By Lindsay Toler
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Since the '70s, when St. Louis started using metal-and-plastic containers for garbage collection, rats haven't been a significant nuisance. But in a river town with high concentrations of restaurants and a sewer system with sections that date back to the mid-nineteenth century, rats will always be around.
"There are spots in certain areas of the city that we've been targeting for a number of years," Ritter says. "We'll always be treating them until the building is torn down or the sewer system is replaced. We can control it, but we'll never exterminate them completely."
Rats need three things to survive: food, water and shelter. "Any place you have all three of those things, you can have a rat population," says Greg Baumann, technical director of the National Pest Management Association in Dunn Loring, Virginia. "The types of food they eat are consistent with the types of food we eat. If there's an explosion in the rat population, it's one of two reasons: either a sanitation issue, which is true of a lot of pests, or there's a food source or a place to live."
The most effective way to treat a rat problem is to first exterminate the existing population -- with poison applied to the burrow or, in rare circumstances, traps -- and then to block access to food, water and shelter so that more rats don't move in.
"You can sometimes control harborage, you can definitely control food and you can definitely control water," Ritter says. "If you can control two of those factors, then you introduce poison bait so they'll eat it. Then you're in good shape."
Most thriving rat populations depend on the unwitting cooperation of people. In some cases, as in the North St. Louis neighborhood Ritter inspected in late March, sewer problems are the primary cause. But most often it's simple human oversight that brings rats.
"Most of the time, when people get them, there's a situation in the yard that's attracting them, or an old sewer system separation where they can get to food and fecal matter," Ritter says. He mentions an elderly woman a few years ago who fed birds in her back yard with a whole ham hock.
"Most people aren't aware they're doing it."
But the city's 150-year-old sewer system can be a problem even when people are careful about rats. The ancient pipes, some of them made of clay and brick, often separate, creating leaks and spills that quickly attract rats and other vermin.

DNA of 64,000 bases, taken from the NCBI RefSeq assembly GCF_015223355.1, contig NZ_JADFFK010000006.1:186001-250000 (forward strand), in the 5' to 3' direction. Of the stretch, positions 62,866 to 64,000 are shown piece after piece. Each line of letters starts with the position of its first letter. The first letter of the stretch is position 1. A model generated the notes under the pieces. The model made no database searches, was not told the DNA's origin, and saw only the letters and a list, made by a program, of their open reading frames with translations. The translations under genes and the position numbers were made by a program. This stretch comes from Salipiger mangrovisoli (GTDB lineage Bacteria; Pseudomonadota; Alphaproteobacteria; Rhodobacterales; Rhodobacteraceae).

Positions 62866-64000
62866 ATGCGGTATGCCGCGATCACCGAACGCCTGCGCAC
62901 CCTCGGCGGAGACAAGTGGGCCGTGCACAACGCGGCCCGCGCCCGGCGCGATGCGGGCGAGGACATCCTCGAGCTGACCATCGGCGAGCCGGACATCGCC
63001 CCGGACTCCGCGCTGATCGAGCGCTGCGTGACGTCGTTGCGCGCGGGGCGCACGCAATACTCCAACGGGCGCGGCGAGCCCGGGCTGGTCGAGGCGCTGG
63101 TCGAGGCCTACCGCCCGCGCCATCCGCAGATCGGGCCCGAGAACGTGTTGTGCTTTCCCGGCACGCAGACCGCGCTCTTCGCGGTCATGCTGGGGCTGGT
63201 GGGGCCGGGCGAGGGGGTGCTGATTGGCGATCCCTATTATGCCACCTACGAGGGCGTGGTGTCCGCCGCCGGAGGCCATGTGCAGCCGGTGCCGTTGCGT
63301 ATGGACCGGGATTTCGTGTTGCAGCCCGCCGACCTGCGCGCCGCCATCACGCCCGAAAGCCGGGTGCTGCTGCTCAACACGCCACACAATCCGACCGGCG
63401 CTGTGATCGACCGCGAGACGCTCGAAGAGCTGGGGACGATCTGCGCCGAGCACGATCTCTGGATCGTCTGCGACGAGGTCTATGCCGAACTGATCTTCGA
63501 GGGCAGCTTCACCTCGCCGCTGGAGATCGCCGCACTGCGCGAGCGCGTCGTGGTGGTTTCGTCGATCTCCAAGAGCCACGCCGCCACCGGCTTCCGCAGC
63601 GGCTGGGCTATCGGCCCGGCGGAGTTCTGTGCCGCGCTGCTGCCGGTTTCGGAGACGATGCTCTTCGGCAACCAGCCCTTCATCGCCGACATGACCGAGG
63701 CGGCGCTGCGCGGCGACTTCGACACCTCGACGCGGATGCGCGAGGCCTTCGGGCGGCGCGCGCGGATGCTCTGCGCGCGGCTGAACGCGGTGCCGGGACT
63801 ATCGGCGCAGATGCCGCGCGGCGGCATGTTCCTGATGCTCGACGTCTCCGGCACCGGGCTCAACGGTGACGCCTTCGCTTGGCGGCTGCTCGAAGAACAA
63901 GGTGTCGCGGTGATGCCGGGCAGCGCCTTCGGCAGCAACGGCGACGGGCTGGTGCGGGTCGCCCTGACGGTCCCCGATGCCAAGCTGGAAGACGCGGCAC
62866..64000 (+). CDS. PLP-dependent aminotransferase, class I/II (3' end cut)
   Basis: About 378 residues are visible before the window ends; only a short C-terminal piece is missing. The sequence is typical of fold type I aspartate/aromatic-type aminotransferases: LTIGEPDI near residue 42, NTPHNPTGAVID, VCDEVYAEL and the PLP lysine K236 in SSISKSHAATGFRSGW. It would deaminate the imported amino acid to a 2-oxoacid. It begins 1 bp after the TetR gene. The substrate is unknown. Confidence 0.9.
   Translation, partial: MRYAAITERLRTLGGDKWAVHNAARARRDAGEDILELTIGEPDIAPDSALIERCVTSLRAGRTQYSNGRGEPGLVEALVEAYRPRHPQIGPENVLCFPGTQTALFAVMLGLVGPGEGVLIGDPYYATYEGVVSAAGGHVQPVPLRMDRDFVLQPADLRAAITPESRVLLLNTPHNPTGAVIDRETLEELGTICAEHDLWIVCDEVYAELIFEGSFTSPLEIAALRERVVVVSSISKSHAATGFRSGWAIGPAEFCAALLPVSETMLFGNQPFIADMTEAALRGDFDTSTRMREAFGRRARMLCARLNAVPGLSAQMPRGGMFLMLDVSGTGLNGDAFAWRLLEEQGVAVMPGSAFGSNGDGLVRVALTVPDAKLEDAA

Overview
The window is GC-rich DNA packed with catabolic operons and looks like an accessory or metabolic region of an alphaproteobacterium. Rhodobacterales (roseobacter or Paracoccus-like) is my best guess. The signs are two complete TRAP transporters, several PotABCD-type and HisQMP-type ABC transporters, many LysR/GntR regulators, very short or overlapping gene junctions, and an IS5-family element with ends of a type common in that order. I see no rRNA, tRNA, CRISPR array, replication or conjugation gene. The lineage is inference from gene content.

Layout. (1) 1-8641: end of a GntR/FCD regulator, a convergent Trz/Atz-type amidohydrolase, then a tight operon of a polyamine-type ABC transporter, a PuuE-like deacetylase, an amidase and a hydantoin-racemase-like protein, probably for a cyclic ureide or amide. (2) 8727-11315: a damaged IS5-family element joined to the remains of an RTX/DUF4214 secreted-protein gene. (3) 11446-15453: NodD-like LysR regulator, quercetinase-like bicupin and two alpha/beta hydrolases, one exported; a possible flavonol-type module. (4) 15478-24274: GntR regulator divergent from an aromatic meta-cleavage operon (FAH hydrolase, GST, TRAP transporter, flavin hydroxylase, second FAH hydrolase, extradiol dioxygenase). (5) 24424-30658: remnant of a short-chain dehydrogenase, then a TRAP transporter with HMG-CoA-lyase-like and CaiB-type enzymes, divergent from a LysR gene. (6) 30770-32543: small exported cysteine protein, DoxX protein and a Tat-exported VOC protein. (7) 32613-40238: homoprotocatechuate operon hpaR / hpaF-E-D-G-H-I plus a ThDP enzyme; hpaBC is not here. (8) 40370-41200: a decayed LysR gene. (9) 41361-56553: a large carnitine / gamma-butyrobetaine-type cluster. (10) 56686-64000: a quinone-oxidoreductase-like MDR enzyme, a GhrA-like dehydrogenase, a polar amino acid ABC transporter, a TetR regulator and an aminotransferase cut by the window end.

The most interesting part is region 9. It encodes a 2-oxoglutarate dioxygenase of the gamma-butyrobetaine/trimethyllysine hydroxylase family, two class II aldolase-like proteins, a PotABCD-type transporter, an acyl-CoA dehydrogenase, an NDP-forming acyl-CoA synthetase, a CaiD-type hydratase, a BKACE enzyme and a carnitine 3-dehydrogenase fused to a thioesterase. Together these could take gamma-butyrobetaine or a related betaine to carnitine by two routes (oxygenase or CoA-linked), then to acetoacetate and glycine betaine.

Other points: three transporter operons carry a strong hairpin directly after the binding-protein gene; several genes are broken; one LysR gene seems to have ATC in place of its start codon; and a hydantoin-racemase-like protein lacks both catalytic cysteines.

"Some of [the pipes] have held up, to the surprise of today's engineers," says Ollie Dowell, director of public affairs for the Metropolitan St. Louis Sewer District. "The thing is they're just old. One of the problems, especially in the city, is that the combined sewers may break, and in that case you have a situation where what's supposed to be in the sewer gets in someone's basement or back yard."
In March, the MSD board removed a measure from ballots that, if approved by voters, would have allowed the agency to issue $500 million in bonds to pay for new sewer lines and sewer plants. The agency's board was replaced after state auditors smelled a rat in MSD's accounting practices. The new board withdrew the measure, but it may return. "We'll get it back on the ballot in November," Dowell says, "hopefully."
Rats, like human beings, can be found anywhere. They have no particular affection for the city. And, like people, many rats fled to the suburbs years ago. "They can survive anywhere humans survive," Baumann says.
Every summer, rat complaints seem to pop up in unexpected places. In September, residents of St. Ann complained to their City Council about rat sightings. The year before, people in St. John and Maplewood had similar problems. Unlike the city, St. Louis County's vector-control office doesn't treat rat infestations.
"We can't bait on private property, just public property," says Ellen Waters, public-information officer for the St. Louis County Health Department. In the county's municipalities and in St. Charles County, the police and health departments are usually willing to help people with rat infestations, but exterminators are generally the most effective -- if somewhat expensive -- way to get rid of rats in the suburbs.
Jeff Holper, who's run Holper's Pest & Animal Solutions for eighteen years, says rats and mice make up about a quarter of his business. Clayton and University City, especially around the Washington University campus, are particular problem areas for Holper. "There's a huge pocket of old sewers in Clayton, so they have a huge rat problem," Holper says.
"Then there are a lot of people who think they're feeding birds but they're just making the rats fat and happy. They have no idea what's underneath their bird feeder at night." When they find out, Holper says, it can be "a life-changing experience."
One of Holper's clients -- who asks that his name not be used -- had that kind of experience. A few years ago, the man and his wife were out on a Sunday afternoon. Their sixteen-year-old daughter and thirteen-year-old son were at their home in Clayton.